Other than that, i like the way your example plays out. I am all for requiring to use cover and slow movement to reduce the ability of others to perceive your semi-transparent crouched character.

Project Manager

Removed a post and replies quoting it. Please revisit the messageboard rules.

Goblin Squad Member

Qallz wrote:


These numbers again are based on the idea that "normal" distance renders at 100 yards away, most likely it's more than that. If it's 200 yards for example, someone who's got no Perception skill trained will still see you from 60 feet away (if you're level 20 and maxed out on Stealth).
So, case in point, people will be able to see stealthers from so far away, and with so little necessary Perception, that stealth will be useless unless it's dramatically changed.

He's got a point. I think what's missing is that the rogue will have pounce abilities at 25 feet and under and the math on Perception v.s Stealth might not be so cut and dry.

Goblinworks Executive Founder

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Qallz wrote:

OK, fine, I'll clarify since people obviously want to know what I was talking about. In the post Stephen (or whoever wrote that part, think it was Stephen) said that it would be a percentage of the NORMAL distance.

This means that if you have MAXED out stealth, vs. some level 1 newb with no Perception, they'll STILL be able to see you at 10% of normal distance.

So, let's assume in normal distance, objects render from a football field away (100 yards) seems pretty reasonable. That means that if you're level 20 and have maxed out stealth, some complete newbie WILL STILL be able to see you from 10 yards away (10% of normal distance). Remember, this is a level 20 Rogue vs. a level 1 with no Perception whatsoever.

So if someone has equal Perception, they'll see you from 50 yards away. If they have HALF your Stealth skill in Perception, they'll see you from 25 yards away. We're talking 75 feet. So, if someone just gets half of your stealth skill with their Perception, they'll have a whopping 75 feet in which they can see you (rendering stealth basically completely useless).

These numbers again are based on the idea that "normal" distance renders at 100 yards away, most likely it's more than that. If it's 200 yards for example, someone who's got no Perception skill trained will still see you from 60 feet away (if you're level 20 and maxed out on Stealth).
So, case in point, people will be able to see stealthers from so far away, and with so little necessary Perception, that stealth will be useless unless it's dramatically changed.

Try the numbers again: Assume that there's a ranged attack which is useful at 80% of the default sight distance. At even stealth/perception, you avoid 3/8=32.5% of the total exposure to that ranged attack as you close. At maximum stealth/perception, you eliminate 7/8 or 87.5% of your normal exposure to that ranged attack. When you also account for the lag between when you leave the area where you cannot be targeted and when your opponent has targeted and attacked you (a fixed distance once you leave stealth, or no time at all if you aren't stealthy), stealth becomes the counter ability to many ranged attacks.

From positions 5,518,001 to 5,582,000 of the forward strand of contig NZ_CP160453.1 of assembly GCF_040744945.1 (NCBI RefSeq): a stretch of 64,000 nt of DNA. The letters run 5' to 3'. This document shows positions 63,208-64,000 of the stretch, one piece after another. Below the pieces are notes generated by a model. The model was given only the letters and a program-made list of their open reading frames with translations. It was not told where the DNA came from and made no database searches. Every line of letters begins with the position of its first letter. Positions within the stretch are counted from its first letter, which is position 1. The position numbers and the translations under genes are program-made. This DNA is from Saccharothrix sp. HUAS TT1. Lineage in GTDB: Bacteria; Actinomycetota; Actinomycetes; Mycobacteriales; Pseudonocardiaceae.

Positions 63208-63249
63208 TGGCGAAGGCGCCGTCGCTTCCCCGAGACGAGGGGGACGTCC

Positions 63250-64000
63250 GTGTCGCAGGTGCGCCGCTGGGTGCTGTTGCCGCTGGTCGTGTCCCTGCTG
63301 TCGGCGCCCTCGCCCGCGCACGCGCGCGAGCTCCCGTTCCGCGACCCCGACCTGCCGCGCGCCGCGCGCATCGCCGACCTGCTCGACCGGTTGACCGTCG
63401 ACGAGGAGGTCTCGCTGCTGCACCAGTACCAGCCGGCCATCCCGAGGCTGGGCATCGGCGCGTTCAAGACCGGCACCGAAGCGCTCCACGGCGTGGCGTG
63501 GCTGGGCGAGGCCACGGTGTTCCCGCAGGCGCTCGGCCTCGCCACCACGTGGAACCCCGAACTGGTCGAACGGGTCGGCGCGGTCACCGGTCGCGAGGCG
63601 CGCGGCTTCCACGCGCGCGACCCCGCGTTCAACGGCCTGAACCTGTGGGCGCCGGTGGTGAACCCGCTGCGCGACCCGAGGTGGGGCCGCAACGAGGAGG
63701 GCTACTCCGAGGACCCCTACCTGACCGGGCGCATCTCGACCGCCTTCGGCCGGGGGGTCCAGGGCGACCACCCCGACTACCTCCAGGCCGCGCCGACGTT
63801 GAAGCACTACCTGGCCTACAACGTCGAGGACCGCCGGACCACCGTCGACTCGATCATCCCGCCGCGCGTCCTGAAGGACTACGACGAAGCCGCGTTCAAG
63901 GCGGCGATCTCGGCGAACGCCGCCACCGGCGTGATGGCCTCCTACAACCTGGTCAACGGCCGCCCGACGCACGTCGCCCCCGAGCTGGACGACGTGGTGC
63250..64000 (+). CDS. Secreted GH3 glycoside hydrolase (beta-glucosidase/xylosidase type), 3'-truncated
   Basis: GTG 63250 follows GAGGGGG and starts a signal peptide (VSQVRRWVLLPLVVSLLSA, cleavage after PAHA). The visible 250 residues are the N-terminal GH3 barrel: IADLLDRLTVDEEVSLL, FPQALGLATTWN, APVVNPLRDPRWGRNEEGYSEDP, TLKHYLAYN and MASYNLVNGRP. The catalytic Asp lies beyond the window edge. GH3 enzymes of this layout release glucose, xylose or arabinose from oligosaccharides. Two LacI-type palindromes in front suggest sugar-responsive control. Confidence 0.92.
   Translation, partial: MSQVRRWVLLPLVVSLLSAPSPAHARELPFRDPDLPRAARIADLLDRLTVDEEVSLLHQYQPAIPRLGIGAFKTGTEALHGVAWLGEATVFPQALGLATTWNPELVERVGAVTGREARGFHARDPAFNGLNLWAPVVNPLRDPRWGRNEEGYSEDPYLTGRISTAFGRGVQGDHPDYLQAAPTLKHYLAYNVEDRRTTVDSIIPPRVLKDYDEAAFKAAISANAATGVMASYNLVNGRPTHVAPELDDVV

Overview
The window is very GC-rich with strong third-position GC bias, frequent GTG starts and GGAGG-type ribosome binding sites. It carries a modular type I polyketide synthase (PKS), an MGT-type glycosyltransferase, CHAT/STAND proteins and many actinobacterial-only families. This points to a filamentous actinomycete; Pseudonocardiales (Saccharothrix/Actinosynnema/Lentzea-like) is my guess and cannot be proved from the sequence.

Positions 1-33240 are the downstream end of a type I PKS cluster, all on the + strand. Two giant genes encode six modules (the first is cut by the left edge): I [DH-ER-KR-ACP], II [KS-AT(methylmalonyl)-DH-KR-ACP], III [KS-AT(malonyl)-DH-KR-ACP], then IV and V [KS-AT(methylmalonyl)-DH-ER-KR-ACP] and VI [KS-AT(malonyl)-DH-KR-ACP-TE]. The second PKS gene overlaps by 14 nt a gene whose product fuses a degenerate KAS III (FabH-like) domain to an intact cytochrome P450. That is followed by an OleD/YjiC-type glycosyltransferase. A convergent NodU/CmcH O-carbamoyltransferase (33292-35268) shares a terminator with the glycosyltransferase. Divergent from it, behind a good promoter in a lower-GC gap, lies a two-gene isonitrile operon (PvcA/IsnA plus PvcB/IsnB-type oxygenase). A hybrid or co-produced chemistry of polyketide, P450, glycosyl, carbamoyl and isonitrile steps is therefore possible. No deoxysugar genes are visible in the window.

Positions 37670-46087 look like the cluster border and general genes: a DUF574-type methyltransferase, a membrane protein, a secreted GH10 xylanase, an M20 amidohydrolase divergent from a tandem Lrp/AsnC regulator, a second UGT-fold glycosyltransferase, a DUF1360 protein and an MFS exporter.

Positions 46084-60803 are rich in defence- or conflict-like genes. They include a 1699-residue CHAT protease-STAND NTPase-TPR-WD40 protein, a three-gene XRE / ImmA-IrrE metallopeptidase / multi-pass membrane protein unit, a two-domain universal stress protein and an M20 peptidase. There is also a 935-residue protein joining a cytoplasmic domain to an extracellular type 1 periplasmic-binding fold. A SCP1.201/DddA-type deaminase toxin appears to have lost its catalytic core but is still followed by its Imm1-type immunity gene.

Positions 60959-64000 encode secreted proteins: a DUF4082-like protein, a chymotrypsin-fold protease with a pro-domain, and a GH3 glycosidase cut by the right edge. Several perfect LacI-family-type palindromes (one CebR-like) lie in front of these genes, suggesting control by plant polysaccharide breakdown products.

If there are bow abilities which counter stealth, then stealthy characters still dominate over arcane ranged characters, but ranger bow characters counter that.

And that's not even getting into cases where not being observed is a primary goal- such as when setting an ambush.

I agree that it's not a skill that everyone should train. But it IS a skill that some characters should train, and "some optimal characters will have this, and some won't" is a good enough working definition of 'balanced' for me.


@ KitNyx: Yes, it says that at maxed out stealth, and minimum perception, they'll be able to see people at 10% of normal distance. At maxed out perception with no stealth, 90%, and with equal stealth and perception 50%. Stealth is pretty much useless at any of these distance, even 10%, because again, that's probably around 30 feet away or more.


@Decius Yea it might work OK for a bow-wielder with a VERY high stealth. But what about people who need to get really up close and personal? I'd prefer a slower movement speed and much better stealth.

Please reference Dark Age for how to do stealth proper.

Goblin Squad Member

Qallz wrote:
@ KitNyx: Yes, it says that at maxed out stealth, and minimum perception, they'll be able to see people at 10% of normal distance. At maxed out perception with no stealth, 90%, and with equal stealth and perception 50%. Stealth is pretty much useless at any of these distance, even 10%, because again, that's probably around 30 feet away or more.

Ah, sorry...I totally missed that, I guess I had assumed those numbers where just generic illustration using decimal for easy illustration and not immutable canon to be used to define the level of defunct for the plan. As I countered, simply adding another digit (raising max skill level for stealth and perception to 100 as opposed to 10) changes the conditions in your illustration dramatically.

Goblin Squad Member

Maybe the trick is to use the stealth to avoid the attacks until your target is tied up with your fighter friend, or maybe you have to move behind your target.


Urman wrote:
Maybe the trick is to use the stealth to avoid the attacks until your target is tied up with your fighter friend, or maybe you have to move behind your target.